Computer modeling of nanostructured photocatalyst for efficient hydrogen production from water

Project acronym

PI: Yuri Zhukovskii

Duration: 2016-2018


Solar energy has the capacity to fulfill global human energy demands in an environmentally and socially responsible manner, provided efficient, low-cost systems can be developed for its capture, conversion, and storage. Toward these ends, hydrogen fuel production with semiconductor photocatalysts is one very promising route for harvesting solar energy. Conventional photocatalyst electrodes such as titanium dioxide that use sunlight to split water and produce hydrogen can operate with high efficiency under ultraviolet irradiation, but it remains a challenge of primary importance to drive them with visible light. Engineering the electronic energy band structure of nanostructured semiconductor photoelectrodes through judicious control of their atomic composition is a promising route to increase visible light photo response. In this respect, before time-consuming and expensive experimental synthesis of nanophotocatalyst combined with spectroscopy and electrochemical measurements, thorough theoretical modeling of the mid-gap states and band edge positions of promising nanostructured photoelectrodes is unavoidable.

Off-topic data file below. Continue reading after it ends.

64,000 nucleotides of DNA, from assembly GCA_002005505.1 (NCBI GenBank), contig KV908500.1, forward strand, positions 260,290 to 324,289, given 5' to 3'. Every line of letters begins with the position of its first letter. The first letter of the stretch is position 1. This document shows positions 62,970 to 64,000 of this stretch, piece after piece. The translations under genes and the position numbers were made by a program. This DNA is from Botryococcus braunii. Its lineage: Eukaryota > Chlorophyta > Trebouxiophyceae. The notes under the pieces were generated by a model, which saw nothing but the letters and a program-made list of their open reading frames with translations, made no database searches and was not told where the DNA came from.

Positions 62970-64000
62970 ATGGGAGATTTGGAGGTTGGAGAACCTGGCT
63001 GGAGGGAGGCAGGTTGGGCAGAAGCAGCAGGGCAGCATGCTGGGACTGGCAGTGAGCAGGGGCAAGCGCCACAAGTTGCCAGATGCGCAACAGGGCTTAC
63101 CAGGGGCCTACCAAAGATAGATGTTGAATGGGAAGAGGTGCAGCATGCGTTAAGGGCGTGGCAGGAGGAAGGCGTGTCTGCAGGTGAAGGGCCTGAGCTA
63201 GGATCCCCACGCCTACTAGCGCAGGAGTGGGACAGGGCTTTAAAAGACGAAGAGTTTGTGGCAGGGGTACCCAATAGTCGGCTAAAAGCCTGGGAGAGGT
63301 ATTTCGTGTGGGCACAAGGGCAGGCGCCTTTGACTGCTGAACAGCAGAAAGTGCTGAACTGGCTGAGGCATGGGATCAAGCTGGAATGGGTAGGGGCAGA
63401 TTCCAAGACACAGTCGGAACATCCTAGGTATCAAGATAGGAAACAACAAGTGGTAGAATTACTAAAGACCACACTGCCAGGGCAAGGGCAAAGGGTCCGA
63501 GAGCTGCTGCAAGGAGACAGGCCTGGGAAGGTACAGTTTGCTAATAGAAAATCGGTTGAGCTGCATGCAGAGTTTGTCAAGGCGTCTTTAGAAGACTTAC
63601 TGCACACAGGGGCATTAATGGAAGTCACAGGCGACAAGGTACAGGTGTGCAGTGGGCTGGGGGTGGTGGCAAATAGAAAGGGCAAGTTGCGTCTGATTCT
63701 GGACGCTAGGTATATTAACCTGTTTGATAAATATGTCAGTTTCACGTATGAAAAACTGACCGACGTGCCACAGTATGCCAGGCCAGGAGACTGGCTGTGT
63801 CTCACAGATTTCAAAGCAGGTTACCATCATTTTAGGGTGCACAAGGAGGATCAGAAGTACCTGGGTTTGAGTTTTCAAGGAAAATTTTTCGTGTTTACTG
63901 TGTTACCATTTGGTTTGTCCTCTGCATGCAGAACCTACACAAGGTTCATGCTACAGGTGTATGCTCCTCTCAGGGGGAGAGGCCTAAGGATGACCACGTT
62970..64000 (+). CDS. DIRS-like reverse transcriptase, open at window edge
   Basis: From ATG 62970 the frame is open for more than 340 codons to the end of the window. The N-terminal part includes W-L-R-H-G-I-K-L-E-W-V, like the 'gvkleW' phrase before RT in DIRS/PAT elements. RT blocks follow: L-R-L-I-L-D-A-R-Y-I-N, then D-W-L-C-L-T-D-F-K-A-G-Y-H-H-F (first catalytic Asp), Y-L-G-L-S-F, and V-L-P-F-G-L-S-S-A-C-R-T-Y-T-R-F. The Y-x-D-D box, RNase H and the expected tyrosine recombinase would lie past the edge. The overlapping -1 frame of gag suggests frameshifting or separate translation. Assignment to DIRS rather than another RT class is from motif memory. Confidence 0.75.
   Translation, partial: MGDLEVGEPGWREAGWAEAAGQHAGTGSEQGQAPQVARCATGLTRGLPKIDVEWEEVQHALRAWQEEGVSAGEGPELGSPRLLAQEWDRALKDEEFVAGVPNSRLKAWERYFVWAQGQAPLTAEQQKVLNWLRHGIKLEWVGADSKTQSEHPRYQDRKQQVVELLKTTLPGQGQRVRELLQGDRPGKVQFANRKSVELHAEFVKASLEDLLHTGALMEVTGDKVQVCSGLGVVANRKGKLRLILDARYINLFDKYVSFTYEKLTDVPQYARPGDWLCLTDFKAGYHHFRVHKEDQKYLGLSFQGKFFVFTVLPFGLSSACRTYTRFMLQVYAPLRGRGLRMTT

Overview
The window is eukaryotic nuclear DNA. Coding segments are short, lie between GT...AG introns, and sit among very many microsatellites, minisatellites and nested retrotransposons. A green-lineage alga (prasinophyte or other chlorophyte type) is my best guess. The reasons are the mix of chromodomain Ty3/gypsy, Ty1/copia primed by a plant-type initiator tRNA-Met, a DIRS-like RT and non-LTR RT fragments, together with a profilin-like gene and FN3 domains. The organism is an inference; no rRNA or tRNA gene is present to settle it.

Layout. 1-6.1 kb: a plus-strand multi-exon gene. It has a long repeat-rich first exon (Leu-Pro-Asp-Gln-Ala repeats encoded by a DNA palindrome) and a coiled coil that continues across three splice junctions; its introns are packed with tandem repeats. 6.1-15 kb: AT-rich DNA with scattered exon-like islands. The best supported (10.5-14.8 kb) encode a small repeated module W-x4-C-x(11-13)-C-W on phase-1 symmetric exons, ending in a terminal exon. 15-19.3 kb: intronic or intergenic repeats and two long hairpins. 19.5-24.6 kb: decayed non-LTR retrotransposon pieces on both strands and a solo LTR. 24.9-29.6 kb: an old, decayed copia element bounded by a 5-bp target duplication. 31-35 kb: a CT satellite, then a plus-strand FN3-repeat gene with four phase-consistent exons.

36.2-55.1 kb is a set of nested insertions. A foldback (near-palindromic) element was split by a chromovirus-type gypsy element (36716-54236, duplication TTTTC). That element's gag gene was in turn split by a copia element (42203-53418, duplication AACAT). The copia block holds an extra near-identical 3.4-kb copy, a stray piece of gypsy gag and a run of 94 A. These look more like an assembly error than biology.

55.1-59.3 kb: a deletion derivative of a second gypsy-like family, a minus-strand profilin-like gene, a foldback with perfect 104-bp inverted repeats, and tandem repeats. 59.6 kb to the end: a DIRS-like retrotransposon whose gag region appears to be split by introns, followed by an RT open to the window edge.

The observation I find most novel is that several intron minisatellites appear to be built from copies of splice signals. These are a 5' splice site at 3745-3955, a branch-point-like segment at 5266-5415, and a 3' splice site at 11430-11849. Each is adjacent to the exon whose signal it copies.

The main goal of our project is to elaborate a reliable approach for the prediction of the band structure of doped nanostructured photocatalysts through large-scale quantum chemical calculations based on density functional theory (DFT). Our approach will take advantage of fast prediction for defect-induced mid-gap energy levels by means of hybrid DFT, while time-dependent DFT allows the investigation of photoexcited electron transfer processes at the water/photocatalyst interface. The applicability of the proposed approach will not be limited to the rational design of photoelectrodes for redox reactions in water splitting, but also aids the molecular-level understanding of various aspects of interfacial charge transfer in molecular electronics, photovoltaics, electrolysis, catalysis, photochemistry, and photosynthesis.